"The scientific interest at the time was the question of vertical motion or uplifting of the continents rather than changes in volume of the oceans.

"Our observations are consistent with the lower end of estimates by the Intergovernmental Panel on Climate Change and with records from Fremantle and Fort Denison," Dr Hunter said.

Contrast this with the following:

The "Isle of the Dead" Zero Point of the Sea?

by John L. Daly

The continued reluctance of the scientific institutions involved to release meaningful public information about the 1841 benchmark on the "Isle of the Dead' finally prompted me, as a resident of Tasmania, to investigate the benchmark independently. After all, the IPCC in it's 1995 report claims that sea levels have already risen 10 to 25 centimetres this century alone, so an even longer time span back to 1841 would show the full impact of sea level rise caused by global warming.

So, hiring an aluminium dinghy from a local fisherman, I went, accompanied by my wife, to the "Isle of the Dead' on Sunday 29th August 1999, to find the benchmark, timing the visit to the two days after full moon, and at the expected time of mean tide. According to the NTF, the tide would be at mean level at sometime between 1.00 pm and 1.20 pm, based on tide gauges at Spring Bay to the north and Hobart to the west. Some difficulty was expected in locating the benchmark, due to it being immersed in the now higher sea levels. The air pressure was noted to be 1026 hpa (using a cheap domestic barometer only). Hopefully this higher atmospheric pressure would depress the sea sufficiently for me to snatch a glimpse of the benchmark.

While watching and searching amid the ebb and flow of water around the base of the cliff, I heard my wife shout; "I can see it!". "Don't take your eyes off it until I get a fix on it too!", I called back. I followed my eyes to where she was pointing and saw the Ross/Lempriere mark for the very first time. Without further thought, I quickly began to take timed photographs every two minutes of the cliff face and the mark.

Being preoccupied with taking the photographs and controlling the boat in the groundswell, the real significance of what I was looking at did not immediately sink in. But then it finally struck me...

Because, the 1841 benchmark, the mark which Captain Sir James Clark Ross clearly stated several times marked "zero point" or the "mean level of the sea", was actually standing about 30 centimetres above the mean level of the sea as it exists today.

The Git notes that the CSIRO press release refers twice to Lempriere as an "amateur" meteorologist. Why the emphasis? There were no professional meteorologists in Lempriere's day. He was a skilled surveyor, as was Ross, his collaborator in the project to strike a mark to indicate the mean level of the sea. The press release refers to the tide gauge as "rudimentary". Since the tide gauge no longer exists and its location is uncertain, how can we know whether it was rudimentary, or not? The same way perhaps that Pugh "knows" that Ross returned from his Antarctic exploration a depressed alcoholic without one whit of evidence...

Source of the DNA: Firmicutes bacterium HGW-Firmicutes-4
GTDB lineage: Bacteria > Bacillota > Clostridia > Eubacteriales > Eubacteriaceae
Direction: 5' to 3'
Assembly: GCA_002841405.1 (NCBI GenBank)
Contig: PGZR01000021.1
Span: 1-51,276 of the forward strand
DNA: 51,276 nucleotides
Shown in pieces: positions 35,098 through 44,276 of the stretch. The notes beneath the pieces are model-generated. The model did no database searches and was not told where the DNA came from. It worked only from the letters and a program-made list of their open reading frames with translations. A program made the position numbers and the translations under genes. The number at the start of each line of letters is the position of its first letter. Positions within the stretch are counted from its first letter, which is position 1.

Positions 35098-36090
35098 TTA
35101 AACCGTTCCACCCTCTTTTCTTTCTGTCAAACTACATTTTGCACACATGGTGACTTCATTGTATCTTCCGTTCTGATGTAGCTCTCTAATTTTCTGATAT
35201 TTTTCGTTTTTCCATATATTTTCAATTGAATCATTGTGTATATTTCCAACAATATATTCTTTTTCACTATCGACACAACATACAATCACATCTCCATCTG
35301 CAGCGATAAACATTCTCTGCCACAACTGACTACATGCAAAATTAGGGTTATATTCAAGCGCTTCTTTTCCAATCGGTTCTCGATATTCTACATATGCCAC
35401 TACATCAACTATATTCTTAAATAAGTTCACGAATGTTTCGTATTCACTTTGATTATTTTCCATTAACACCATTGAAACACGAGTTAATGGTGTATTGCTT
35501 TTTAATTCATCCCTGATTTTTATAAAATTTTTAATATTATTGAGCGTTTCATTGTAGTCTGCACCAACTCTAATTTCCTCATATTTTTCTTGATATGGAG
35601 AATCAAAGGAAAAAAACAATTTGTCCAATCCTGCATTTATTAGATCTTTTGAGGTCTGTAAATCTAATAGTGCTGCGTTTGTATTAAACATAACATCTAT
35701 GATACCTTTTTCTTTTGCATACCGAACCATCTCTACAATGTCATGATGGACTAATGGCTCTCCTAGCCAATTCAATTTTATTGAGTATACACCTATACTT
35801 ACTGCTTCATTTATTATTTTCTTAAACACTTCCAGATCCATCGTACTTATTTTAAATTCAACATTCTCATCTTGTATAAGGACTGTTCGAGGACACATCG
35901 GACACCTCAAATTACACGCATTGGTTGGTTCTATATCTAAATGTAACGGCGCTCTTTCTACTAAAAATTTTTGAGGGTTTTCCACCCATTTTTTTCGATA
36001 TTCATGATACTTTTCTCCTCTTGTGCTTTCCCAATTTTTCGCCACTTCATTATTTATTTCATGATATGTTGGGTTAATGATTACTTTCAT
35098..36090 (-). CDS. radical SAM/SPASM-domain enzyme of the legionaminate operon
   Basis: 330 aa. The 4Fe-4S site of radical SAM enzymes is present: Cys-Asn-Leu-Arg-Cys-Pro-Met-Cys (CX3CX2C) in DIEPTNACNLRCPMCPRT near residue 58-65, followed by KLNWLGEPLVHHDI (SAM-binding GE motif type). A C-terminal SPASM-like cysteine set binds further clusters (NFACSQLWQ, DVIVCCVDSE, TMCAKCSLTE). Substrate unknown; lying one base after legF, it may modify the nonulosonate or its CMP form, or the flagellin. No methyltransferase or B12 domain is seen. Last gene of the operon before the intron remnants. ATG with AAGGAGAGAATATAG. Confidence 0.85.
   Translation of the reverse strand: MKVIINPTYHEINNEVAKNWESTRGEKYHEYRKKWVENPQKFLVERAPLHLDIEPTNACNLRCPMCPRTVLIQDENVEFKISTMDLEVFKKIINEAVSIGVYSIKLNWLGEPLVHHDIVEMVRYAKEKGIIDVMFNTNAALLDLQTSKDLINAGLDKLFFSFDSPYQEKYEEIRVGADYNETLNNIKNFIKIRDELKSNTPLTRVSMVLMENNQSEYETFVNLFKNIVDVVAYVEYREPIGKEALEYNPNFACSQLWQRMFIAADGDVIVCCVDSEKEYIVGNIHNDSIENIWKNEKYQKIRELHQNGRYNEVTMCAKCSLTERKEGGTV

Thought for the day:

In the end, science as we know it has two basic types of practitioners. One is the educated man who still has a controlled sense of wonder before the universal mystery, whether it hides in a snail's eye or within the light that impinges on that delicate organ. The second kind of observer is the extreme reductionist who is so busy stripping things apart that the tremendous mystery has been reduced to a trifle, to intangibles not worth troubling one's head about.

Loren Eiseley

Current Listening:

Laurie Anderson -- Strange Angels


Top

Friday 24 January 2003

The Chain concert was even more amazingly amazing than the previous one. Matt Taylor noted that in The Guinness Book of Australian Records, there are only two Number One blues records, "Chain's single: Black and Blue and the other one". The "other one" was Blackfeather's album, "Boppin' the Blues" and it stayed at number one on the album charts for far longer than Chain's single. The Git's great friend, Paul Wyld wrote and performed all the tracks. Mysteriously, Matt didn't know that Paul was now dead and we talked briefly about Paul's brother Wally (The Test Pilot) who also committed suicide. Thankfully, the blues is all about overcoming the sadnesses that are part of life. [4/2/03 Paul's sister Megan emailed to say: "[Paul] died of a rare lung disease that he had had for many years".]

The food as usual at The Republic was scrumptious. The Git had the char-grilled octopus and Mrs Git fresh mussels -- both with a green salad with fetta cheese.